Many practices will have a combination of approaches remembering that, unlike influenza, boosters are not encouraged for 10 years in most patients.

It is worth setting up a system of inviting patients as they reach their 65th birthday, run on a monthly basis. This can also be continued into subsequent years to keep figures up.

Next, opportunistic vaccinations can be offered throughout the year to any patients in the relevant age group. All staff need to be aware of this and you must ensure regular checks of vaccine stocks.

Finally the vaccination can be offered at the same time as the 2005/6 influenza campaign. This will save on recall costs but does increase the pressure on staff time.

Claiming payment

DES pneumococcal payments are claimed along with the other enhanced services at the end of each quarter on the enhanced services claim form. Make sure you have an efficient system for this to occur on time.

PPA payments must be claimed monthly using the relevant forms. These payments are usually made two months in arrears. As always, check that payments actually arrive ' we all know this cannot always be relied on!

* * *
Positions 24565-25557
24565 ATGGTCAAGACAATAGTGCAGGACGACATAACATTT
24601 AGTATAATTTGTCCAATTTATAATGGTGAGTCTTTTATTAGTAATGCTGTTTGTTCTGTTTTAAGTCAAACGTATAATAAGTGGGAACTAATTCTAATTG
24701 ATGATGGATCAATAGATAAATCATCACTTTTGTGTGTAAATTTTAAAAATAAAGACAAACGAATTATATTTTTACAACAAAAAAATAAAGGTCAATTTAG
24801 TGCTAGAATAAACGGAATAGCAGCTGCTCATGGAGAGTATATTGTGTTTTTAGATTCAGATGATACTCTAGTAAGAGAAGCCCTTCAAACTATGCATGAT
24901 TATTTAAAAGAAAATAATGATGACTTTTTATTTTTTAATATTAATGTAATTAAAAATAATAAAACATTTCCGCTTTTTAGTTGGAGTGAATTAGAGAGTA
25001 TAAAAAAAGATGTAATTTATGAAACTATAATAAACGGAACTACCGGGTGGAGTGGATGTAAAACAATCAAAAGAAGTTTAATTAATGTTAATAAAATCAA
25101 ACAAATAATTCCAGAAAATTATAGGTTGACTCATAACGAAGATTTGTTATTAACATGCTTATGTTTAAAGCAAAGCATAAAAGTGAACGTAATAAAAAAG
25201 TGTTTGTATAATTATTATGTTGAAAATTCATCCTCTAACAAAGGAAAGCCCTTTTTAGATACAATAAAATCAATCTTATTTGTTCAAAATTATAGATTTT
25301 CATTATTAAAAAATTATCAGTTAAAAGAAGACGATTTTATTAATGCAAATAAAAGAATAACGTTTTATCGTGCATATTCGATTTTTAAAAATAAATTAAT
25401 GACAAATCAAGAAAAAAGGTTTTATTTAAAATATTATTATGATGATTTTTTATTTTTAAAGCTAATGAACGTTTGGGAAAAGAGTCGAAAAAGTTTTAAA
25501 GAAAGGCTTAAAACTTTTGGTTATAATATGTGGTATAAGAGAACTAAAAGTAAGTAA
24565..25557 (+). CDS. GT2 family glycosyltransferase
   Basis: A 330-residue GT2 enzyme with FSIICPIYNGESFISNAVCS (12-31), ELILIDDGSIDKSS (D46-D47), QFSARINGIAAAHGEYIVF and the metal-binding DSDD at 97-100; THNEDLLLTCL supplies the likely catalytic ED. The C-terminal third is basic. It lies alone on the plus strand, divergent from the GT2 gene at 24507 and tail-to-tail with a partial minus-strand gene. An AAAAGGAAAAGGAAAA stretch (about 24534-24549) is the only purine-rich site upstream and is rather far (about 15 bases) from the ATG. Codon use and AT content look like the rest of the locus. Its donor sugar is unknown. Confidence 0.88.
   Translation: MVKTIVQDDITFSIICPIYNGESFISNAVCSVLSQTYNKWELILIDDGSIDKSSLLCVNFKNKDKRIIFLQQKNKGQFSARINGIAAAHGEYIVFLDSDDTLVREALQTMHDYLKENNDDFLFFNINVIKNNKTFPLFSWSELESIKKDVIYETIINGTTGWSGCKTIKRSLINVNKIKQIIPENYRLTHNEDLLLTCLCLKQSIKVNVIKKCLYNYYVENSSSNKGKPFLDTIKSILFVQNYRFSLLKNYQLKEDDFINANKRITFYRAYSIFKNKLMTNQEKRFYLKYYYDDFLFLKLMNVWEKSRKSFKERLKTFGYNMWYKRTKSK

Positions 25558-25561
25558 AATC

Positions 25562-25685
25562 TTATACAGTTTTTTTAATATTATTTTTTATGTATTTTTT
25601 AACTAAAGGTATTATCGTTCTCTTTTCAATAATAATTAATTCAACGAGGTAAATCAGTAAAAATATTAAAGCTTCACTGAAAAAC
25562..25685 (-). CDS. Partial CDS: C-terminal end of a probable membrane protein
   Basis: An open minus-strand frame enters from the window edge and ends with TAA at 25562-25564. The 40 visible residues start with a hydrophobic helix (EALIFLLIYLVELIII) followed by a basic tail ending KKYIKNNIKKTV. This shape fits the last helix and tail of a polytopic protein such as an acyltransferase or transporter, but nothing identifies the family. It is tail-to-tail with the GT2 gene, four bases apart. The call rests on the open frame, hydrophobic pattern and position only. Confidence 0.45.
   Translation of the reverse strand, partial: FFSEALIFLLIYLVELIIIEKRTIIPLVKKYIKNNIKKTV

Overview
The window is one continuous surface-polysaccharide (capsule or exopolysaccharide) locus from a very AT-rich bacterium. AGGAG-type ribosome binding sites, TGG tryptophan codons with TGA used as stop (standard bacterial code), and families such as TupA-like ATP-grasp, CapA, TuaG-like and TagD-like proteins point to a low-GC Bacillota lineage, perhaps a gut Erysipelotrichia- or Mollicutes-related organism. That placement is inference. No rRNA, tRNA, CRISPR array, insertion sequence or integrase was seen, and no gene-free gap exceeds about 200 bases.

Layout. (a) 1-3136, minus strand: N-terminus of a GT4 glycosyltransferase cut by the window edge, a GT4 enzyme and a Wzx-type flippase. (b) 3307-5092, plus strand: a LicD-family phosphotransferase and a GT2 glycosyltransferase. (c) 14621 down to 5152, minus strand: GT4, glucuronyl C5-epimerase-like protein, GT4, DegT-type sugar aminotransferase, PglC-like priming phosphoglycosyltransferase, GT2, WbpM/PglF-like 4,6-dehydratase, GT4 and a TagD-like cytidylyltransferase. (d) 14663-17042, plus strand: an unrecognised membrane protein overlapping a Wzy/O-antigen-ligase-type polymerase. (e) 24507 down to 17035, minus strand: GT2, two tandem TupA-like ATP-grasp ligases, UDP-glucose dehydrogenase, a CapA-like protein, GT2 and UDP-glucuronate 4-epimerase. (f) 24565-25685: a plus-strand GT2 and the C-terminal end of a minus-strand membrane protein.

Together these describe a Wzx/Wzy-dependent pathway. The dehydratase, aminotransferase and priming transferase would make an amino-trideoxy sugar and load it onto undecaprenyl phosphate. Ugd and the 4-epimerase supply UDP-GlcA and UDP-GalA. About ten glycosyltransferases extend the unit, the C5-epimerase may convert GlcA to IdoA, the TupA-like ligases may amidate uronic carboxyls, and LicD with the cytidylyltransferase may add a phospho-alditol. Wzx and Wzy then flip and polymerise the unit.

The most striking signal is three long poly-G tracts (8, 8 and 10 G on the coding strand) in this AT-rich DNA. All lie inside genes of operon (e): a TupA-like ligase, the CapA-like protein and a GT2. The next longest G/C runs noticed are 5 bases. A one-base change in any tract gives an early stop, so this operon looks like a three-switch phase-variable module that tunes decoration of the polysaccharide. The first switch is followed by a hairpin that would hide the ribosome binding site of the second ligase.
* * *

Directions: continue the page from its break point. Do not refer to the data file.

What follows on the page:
-Assumes 1,000 patients aged

65-74 of whom 200 have already been immunised via chronic disease indicators. Also assumes 70 per cent uptake in remainder.

-Assumes nurse vaccinates eight patients per hour.

-It is important to note the bottom line potential net profit per partner is £1,242 in this example. Figures will obviously vary depending on each practise's age spread so each practice must look at their individual position.

-The bottom-line figure can also be affected by the amount of discount negotiated on vaccine purchase, the higher the better.

It is worth finding out if your PCT or other local practices run bulk-buy schemes where larger discounts can be obtained. The type of recall system will also have an effect, with a direct mailshot being the most expensive.

John Couch is a GP in Ashford, Middlesex